NEW YORK (VINnews/Sandy Eller) – A lengthy legal battle that has dragged on for a year has finally come to a close with the New York State Emergency Medical Services Council (SEMSCO) overwhelmingly approving an application that would grant Ezras Nashim, a by-women for-women emergency medical care corps, the right to operate its own ambulances.
As previously reported on VIN News, Ezras Nashim appealed the New York City’s Regional Emergency Medical Council (REMSCO) denial of their application in October, noting that the group’s hearing officer had recommended its approval. Ezras Nashim also argued that it was inappropriate for several REMSCO Hatzolah members to vote on the matter given the ambulance corps’ very public opposition to Ezras Nashim.
23 SEMSCO members voted in favor of the Ezras Nashim application, with just two voting against the application. A third member, a medical director with Hatzolah, abstained.
Ezras Nashim founder Judge Ruchie Freier said that she believes that SEMSCO supported the application because they understood that it was motivated by altruism.
“They realized that we wanted to protect women’s modesty and that we had no ulterior motives,” Freier told VIN News.
Carson Kessler of The City tweeted that one council member cited the opposition of 49 rabbis as the reason for their no vote and quoted SEMSCO member Donald Duvall’s different view of the application saying, “The idea…that EMS is men’s work and women aren’t capable escapes me.”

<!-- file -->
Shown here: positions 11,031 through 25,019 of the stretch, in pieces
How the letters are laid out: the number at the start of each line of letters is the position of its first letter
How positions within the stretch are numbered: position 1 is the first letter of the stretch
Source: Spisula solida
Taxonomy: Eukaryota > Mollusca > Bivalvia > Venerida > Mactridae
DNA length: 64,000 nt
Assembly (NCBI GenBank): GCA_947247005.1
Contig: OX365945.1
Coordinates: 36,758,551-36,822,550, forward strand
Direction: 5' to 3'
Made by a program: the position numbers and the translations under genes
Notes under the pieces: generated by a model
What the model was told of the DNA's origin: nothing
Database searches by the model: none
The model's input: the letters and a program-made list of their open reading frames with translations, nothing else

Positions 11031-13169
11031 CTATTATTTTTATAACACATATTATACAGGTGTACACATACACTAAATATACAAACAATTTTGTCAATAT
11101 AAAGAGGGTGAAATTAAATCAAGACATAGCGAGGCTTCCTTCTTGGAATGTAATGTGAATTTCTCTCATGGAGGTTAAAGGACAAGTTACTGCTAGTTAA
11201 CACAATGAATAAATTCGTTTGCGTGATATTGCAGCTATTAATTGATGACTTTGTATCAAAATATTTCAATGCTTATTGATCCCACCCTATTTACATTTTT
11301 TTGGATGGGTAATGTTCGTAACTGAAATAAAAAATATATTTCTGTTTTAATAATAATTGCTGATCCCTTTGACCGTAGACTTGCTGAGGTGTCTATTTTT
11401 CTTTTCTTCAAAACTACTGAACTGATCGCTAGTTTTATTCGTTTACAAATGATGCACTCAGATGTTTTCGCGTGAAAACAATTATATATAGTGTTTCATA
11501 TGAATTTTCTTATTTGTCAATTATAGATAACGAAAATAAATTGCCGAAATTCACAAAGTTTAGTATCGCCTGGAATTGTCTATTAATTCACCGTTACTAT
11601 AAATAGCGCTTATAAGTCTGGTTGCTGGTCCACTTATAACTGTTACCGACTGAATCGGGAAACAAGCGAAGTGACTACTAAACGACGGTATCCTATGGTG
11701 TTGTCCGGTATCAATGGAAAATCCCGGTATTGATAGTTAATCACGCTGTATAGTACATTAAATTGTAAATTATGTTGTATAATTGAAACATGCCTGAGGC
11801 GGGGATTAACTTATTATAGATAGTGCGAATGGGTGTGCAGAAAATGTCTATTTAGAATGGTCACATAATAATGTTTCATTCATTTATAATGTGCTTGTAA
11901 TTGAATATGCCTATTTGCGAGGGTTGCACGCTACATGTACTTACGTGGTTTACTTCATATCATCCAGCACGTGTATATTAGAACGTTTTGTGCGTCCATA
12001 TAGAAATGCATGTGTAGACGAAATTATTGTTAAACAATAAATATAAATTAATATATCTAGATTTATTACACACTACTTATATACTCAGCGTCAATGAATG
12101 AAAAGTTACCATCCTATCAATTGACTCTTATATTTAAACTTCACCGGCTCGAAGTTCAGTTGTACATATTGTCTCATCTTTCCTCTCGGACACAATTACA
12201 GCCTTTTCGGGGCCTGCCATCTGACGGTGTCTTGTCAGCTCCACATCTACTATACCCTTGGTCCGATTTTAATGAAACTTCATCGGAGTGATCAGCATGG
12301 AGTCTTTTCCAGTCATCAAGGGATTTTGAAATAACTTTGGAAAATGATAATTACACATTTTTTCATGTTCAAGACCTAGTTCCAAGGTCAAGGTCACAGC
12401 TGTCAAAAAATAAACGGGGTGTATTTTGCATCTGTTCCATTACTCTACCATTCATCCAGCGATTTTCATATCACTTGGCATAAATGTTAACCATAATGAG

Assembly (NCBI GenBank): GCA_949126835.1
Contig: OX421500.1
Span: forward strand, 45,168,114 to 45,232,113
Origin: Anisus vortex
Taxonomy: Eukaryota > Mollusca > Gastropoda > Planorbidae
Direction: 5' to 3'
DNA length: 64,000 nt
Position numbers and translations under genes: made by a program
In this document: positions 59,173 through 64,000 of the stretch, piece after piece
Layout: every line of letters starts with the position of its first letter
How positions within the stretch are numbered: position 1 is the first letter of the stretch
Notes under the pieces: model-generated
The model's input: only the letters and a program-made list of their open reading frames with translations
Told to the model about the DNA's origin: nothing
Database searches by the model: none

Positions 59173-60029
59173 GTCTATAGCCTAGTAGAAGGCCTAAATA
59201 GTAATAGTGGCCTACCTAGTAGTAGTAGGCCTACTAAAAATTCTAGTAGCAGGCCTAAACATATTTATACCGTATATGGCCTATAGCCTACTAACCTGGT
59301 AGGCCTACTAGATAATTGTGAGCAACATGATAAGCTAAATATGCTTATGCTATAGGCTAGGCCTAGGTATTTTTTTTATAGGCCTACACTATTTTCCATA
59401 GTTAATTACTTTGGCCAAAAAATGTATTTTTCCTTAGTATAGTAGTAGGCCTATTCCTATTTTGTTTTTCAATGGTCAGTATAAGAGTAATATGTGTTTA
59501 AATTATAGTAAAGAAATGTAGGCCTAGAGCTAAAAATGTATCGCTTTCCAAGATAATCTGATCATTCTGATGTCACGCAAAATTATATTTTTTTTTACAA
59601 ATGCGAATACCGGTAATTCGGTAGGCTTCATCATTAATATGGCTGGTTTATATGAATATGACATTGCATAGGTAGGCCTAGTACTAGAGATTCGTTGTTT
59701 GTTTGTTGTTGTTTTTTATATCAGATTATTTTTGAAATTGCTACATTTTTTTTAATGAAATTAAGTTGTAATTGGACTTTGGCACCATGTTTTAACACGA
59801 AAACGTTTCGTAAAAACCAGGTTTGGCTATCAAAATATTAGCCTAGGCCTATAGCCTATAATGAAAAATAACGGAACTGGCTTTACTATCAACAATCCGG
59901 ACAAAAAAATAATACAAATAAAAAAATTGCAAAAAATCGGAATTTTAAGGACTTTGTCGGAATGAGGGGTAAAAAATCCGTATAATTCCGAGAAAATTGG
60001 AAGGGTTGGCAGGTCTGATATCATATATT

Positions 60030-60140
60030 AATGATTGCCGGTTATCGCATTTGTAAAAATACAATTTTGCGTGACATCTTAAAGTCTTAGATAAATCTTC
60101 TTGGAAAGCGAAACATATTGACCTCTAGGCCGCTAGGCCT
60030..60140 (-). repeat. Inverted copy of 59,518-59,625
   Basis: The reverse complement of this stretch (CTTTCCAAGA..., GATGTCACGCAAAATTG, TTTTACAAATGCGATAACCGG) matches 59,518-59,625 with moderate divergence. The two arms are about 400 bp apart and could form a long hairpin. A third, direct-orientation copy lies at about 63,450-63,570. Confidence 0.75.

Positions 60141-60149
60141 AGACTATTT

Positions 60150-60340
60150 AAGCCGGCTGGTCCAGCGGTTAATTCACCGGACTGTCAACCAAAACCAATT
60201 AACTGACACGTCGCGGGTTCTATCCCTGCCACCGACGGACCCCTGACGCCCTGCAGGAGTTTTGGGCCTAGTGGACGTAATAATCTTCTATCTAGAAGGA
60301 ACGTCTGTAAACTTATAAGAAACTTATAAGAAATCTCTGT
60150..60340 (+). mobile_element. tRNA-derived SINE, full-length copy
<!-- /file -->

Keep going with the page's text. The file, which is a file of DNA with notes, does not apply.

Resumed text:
Freier expects the ambulance certificate to be issued within the next few days and said that she has been eyeing a Sprinter-type vehicle, whose slightly smaller size is better suited to the crowded streets of Borough Park. Having heard that SEMSCO felt it was unfortunate that Hatzolah and Ezras Nashim couldn’t work together, Freier noted that she had spent a full year in 2011 trying to team up with Hatzolah, who told her to open up her own organization. Despite all that has transpired since then, Freier said she would still be amenable to working together with Hatzolah.
“We are not fighting with anyone – we are fighting for women’s modesty,” said Freier. “If Hatzolah wants to work with us, my number hasn’t changed.”
Knowing that a statewide council understood the need for Ezras Nashim’s services was extremely uplifting for Freier.
“I think that this shows the strength of Jewish women,” observed Freier. “We are Torah abiding women and we aren’t afraid to stand up for what we believe in.”
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